You can buy baby herbs, like basil, cilantro, and parsley to plant alongside your flowers. Just trim off the tops as they get too tall. Mint does great in a flower pot (or else it will take over your whole garden). You can even plant the white, wispy-rooted stalks of green onions back into the ground to cultivate your own endless supply of that mild, tasty herb.
Rosemary is a notoriously strong plant that needs almost no care and always looks green and refined, no matter what the season—definitely a good investment for someone new to the care and keeping of plants. Plus, having fresh rosemary around all year will dramatically up your roasted vegetable game.
- Get to Know Your Neighbors.
On one side of our little suburban plot of land, our neighbors are intentional, purposeful gardeners who take pride in their yard. Their driveway is lined with crepe myrtle trees and their backyard is like a jungle oasis. Fruits, vegetables, and flowers grow abundantly under a careful eye. They have a lawn mower and an edger and four very industrious children.
They have Chinese Maples planted just along their fence line that drop blossoms and seeds into our yard. Now we have Chinese Maples. They have a squash plant that wends and weaves its way into our yard, resulting in not one, but two free, delicious, home-grown squash that we got to keep (!).
They let us borrow their lawn mower when ours is on the fritz, and have graciously never mentioned it when it becomes clear how badly we need to borrow their lawn mower (we’re talking knee-high grass here people—don’t judge me).
Find your equivalent of the kind, knowledgeable neighbors who grow squashes and Chinese Maples. Every street has them. Most people who are fanatical about gardening want to share their knowledge. And their excitement is contagious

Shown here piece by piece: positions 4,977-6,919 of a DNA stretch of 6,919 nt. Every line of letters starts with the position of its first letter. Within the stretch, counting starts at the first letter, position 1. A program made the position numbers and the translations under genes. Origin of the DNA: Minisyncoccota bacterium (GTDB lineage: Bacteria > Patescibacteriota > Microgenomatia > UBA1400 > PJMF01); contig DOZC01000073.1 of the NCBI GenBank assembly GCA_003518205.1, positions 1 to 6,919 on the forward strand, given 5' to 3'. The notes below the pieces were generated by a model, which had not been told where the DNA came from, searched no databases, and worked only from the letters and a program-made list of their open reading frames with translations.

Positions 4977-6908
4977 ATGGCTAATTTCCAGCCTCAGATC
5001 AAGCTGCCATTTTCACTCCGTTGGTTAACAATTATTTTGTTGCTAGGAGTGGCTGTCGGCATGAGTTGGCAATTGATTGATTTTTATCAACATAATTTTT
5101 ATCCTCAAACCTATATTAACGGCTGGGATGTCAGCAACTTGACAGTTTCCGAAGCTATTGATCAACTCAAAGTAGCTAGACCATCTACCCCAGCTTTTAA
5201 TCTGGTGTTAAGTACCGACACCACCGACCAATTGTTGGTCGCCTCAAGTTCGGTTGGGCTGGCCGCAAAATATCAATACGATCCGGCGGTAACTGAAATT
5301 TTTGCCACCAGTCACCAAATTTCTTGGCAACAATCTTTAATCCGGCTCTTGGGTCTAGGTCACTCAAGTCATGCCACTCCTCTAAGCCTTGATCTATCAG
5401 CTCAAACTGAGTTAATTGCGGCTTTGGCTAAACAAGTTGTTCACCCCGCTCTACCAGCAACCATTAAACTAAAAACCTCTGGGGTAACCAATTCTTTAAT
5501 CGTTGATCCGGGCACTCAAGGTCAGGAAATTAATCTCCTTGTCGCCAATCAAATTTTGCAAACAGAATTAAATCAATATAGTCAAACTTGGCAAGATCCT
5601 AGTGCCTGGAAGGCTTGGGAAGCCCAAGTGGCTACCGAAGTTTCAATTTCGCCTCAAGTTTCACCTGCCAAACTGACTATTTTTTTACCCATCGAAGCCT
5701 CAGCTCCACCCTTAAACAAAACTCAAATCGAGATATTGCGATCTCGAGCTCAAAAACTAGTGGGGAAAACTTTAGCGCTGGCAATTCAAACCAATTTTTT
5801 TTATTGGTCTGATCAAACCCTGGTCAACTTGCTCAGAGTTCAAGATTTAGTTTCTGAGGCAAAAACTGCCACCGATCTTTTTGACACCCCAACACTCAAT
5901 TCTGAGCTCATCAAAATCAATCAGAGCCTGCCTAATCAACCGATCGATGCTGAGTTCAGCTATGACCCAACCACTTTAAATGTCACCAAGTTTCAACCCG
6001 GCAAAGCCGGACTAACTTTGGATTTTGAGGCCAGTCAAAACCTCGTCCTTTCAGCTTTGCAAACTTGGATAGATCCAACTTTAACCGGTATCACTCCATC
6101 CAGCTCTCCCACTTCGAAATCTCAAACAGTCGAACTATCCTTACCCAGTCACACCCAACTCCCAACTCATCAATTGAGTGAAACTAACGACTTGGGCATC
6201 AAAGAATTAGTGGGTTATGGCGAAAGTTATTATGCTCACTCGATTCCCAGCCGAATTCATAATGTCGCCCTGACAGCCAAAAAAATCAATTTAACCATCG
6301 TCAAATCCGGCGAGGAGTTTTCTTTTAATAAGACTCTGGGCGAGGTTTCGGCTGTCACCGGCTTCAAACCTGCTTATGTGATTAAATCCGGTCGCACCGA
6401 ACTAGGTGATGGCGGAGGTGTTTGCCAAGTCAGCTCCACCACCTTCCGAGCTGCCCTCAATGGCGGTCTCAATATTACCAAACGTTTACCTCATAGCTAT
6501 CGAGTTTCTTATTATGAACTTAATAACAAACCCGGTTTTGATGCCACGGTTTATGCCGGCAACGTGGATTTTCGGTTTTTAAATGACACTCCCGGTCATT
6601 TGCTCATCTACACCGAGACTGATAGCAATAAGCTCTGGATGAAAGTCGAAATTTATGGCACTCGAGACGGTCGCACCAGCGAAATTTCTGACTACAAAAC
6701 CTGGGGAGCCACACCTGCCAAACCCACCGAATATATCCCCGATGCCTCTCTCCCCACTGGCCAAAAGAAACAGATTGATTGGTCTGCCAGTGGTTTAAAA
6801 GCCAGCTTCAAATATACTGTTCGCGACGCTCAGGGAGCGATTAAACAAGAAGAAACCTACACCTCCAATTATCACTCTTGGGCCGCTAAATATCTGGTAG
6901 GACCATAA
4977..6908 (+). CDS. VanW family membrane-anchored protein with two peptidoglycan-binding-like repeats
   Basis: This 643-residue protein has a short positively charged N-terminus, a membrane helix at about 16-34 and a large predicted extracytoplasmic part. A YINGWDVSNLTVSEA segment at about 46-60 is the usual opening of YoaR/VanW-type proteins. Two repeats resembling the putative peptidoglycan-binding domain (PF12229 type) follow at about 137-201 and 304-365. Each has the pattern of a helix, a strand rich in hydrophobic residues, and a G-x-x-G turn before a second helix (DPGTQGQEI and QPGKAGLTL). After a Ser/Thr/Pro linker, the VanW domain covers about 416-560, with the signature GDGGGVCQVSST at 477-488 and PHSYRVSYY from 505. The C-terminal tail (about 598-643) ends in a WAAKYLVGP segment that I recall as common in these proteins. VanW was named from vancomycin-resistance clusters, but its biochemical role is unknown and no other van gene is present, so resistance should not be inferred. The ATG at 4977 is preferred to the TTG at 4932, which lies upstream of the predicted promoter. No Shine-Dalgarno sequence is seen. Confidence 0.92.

- Ivy Grows. And Will Keep Growing. Make Peace with That.
On the other side of our yard, our older neighbors have left their backyard to succumb to English ivy. It has crept over their swing set like a slow-moving, leafy-green wave, claiming every square foot of the backyard, clinging to the wood pile, the deck, and to the fence that divides their three-quarters-of-an-acre from ours.
We beat back the ivy as it slowly winds its way through our chain link fence. My husband cuts it away from the trees, so they don’t suffocate and turn into widow-makers. I rip it out, by the roots, from our azalea bed. It takes hours and leaves my hands aching from gripping and pulling on the cable-like vines.
At the end of the day, as we survey our yard, we are proud, but that pride is tinged with dread. Because the ivy is relentless. I feel I can already hear it growing, reaching its small, curly tendrils through the fence, taunting me.
Which is why I respect those, like our neighbors, who choose to simply let the ivy be.
When it comes down to it, most folks take care of their yards because it makes them happy. There is a joy that comes from connecting with nature on the micro level instead of the macro, from seeing it all up close, from covering your hands in soil and helping something grow.
A dear friend recently gifted me a strawberry plant that I feel I can take care of at this point, given that it can simply sit on the stoop in its pot, happily soaking up sun and rain. She said it would start bearing fruit in a week or so. I guess we’ll see.